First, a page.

DRC: Could Tshisekedi and the M23 rebels finally talk?

By Romain Gras, Stanis Bujakera Tshiamala
Posted on Monday, 14 November 2022 16:10

Congolese who fled the M23 advance settle along National Road 2 in Kanyaruchinya, the northern district of Goma, on 2 November 2022. ©ALEXIS HUGUET/AFP

The M23 rebels in the Democratic Republic of Congo are hoping to force the government to give them a seat at the table when talks resume on 16 November in Nairobi. But for now, Félix Tshisekedi has said “No”.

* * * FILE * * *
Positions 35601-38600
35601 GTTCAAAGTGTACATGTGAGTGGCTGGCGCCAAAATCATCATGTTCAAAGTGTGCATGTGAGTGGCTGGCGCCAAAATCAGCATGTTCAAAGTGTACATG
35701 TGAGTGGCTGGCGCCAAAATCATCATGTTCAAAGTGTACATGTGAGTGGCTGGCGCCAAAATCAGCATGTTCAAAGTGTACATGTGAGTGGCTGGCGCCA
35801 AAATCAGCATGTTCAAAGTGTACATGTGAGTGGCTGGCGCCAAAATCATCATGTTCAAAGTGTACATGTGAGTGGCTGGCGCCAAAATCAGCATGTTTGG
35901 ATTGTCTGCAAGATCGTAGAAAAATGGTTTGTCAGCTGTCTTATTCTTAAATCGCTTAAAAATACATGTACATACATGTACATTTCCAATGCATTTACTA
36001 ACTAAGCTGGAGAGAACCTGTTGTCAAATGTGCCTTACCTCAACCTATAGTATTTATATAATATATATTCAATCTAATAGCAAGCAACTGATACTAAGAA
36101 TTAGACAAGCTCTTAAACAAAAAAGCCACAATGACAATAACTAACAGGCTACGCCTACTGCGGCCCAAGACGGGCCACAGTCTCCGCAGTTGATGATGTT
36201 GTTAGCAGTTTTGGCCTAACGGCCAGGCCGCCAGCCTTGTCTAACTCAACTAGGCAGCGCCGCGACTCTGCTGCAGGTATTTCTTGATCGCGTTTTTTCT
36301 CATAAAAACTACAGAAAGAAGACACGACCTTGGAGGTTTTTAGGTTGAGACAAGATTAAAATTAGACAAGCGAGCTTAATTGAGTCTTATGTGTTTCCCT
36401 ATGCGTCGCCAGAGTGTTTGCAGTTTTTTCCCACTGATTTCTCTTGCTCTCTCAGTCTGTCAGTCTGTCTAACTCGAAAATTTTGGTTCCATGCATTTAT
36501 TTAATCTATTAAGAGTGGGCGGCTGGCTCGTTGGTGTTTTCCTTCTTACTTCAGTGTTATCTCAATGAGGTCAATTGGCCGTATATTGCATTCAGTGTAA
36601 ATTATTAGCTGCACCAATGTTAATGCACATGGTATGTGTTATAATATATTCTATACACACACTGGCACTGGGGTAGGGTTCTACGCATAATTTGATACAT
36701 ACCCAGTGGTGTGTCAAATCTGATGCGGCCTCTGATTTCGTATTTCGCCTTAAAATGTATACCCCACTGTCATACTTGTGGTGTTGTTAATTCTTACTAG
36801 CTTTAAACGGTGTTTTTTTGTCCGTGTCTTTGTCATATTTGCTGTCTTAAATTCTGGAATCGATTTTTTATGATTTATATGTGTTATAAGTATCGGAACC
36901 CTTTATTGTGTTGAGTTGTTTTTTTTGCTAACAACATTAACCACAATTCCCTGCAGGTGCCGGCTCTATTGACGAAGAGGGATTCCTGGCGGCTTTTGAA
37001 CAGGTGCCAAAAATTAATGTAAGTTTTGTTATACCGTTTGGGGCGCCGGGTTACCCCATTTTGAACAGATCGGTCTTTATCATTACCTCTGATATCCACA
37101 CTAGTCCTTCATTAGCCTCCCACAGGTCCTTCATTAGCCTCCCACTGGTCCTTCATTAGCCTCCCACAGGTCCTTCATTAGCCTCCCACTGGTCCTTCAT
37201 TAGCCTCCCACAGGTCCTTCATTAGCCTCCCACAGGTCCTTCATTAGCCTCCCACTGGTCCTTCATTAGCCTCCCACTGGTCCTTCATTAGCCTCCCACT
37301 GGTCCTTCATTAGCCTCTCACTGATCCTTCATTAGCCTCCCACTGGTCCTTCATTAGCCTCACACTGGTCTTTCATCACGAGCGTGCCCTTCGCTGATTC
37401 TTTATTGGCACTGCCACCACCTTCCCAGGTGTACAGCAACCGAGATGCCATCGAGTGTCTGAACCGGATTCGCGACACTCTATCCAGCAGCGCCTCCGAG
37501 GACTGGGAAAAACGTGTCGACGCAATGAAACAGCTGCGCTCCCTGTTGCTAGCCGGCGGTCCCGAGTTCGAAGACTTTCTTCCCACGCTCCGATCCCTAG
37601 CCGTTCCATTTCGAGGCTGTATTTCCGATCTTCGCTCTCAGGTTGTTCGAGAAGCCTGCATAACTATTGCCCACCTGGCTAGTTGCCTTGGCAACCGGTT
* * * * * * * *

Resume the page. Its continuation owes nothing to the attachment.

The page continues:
First, there was Bunagana. Now there is Kiwanja and Rutshuru… Only a few months after taking up arms again, as it launched a new offensive on 20 October, the M23 rebels have gained further ground.

The rebels now occupy positions only a few dozen kilometres from Goma, which they are threatening to seize as they did at the end of 2012.

A turbulent end to Tshisekedi’s mandate

In her statement to the UN Security Council last June, the UN Secretary-General’s Special Representative in the DRC, Bintou Keita, said the “robust and proactive” response of the peacekeepers had so far prevented the M23 from threatening the capital of North Kivu.